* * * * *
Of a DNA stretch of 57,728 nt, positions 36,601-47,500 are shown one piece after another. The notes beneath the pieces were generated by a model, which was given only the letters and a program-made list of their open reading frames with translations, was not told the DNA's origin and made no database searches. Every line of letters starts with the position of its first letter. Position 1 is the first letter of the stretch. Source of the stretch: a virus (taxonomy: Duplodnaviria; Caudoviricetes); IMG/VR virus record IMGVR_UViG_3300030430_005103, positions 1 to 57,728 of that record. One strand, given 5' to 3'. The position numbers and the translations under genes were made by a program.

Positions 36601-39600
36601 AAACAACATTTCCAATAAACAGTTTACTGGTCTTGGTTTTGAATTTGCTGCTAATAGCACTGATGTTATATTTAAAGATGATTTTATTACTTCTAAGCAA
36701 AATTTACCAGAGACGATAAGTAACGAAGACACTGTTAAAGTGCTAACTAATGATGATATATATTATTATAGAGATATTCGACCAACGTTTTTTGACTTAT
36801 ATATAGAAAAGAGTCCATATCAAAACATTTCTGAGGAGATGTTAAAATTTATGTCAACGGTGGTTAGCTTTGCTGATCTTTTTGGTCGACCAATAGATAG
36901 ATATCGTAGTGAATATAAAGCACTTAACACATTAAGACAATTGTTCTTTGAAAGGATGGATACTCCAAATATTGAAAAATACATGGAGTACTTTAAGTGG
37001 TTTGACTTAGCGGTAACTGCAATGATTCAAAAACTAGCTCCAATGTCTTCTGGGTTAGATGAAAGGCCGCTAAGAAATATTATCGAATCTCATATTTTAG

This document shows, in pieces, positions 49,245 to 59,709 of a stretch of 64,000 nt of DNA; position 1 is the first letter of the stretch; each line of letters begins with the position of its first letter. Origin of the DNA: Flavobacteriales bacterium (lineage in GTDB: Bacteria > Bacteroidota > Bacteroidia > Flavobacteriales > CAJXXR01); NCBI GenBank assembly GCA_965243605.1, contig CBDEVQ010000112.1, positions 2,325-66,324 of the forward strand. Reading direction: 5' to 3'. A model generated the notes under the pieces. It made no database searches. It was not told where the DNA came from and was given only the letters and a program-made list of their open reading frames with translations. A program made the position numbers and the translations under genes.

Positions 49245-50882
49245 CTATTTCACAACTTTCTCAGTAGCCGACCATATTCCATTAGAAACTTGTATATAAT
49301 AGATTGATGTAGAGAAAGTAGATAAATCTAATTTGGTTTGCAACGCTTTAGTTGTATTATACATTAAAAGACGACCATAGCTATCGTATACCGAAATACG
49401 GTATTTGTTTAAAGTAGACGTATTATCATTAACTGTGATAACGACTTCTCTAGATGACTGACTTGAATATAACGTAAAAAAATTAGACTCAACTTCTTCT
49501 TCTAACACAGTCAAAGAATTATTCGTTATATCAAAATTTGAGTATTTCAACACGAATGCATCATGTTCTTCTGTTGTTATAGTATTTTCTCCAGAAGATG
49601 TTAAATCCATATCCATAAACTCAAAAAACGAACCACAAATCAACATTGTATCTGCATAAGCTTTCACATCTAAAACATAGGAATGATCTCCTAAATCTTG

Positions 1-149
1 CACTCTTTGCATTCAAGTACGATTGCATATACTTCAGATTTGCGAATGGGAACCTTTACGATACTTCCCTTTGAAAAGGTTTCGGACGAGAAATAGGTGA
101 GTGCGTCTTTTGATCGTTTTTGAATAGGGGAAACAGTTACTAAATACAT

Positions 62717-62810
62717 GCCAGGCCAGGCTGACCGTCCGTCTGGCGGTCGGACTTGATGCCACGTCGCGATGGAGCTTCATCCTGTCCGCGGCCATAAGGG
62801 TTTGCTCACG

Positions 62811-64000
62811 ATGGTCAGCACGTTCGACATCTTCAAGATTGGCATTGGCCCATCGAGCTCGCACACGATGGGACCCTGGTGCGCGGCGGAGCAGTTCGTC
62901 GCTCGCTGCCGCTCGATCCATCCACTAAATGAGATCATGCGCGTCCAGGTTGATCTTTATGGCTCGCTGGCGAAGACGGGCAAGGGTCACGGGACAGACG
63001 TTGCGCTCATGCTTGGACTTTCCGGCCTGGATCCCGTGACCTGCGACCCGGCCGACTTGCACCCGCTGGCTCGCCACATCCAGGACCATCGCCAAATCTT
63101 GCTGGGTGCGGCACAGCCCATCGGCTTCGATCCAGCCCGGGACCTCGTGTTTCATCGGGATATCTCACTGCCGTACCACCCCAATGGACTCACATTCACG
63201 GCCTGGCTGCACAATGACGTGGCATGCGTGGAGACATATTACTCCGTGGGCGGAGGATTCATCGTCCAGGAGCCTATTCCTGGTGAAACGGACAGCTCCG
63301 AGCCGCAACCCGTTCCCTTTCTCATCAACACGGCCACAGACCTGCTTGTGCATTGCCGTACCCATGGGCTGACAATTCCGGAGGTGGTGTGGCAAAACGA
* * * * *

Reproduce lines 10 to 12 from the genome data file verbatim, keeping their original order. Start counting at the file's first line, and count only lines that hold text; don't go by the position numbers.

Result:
49245 CTATTTCACAACTTTCTCAGTAGCCGACCATATTCCATTAGAAACTTGTATATAAT
49301 AGATTGATGTAGAGAAAGTAGATAAATCTAATTTGGTTTGCAACGCTTTAGTTGTATTATACATTAAAAGACGACCATAGCTATCGTATACCGAAATACG
49401 GTATTTGTTTAAAGTAGACGTATTATCATTAACTGTGATAACGACTTCTCTAGATGACTGACTTGAATATAACGTAAAAAAATTAGACTCAACTTCTTCT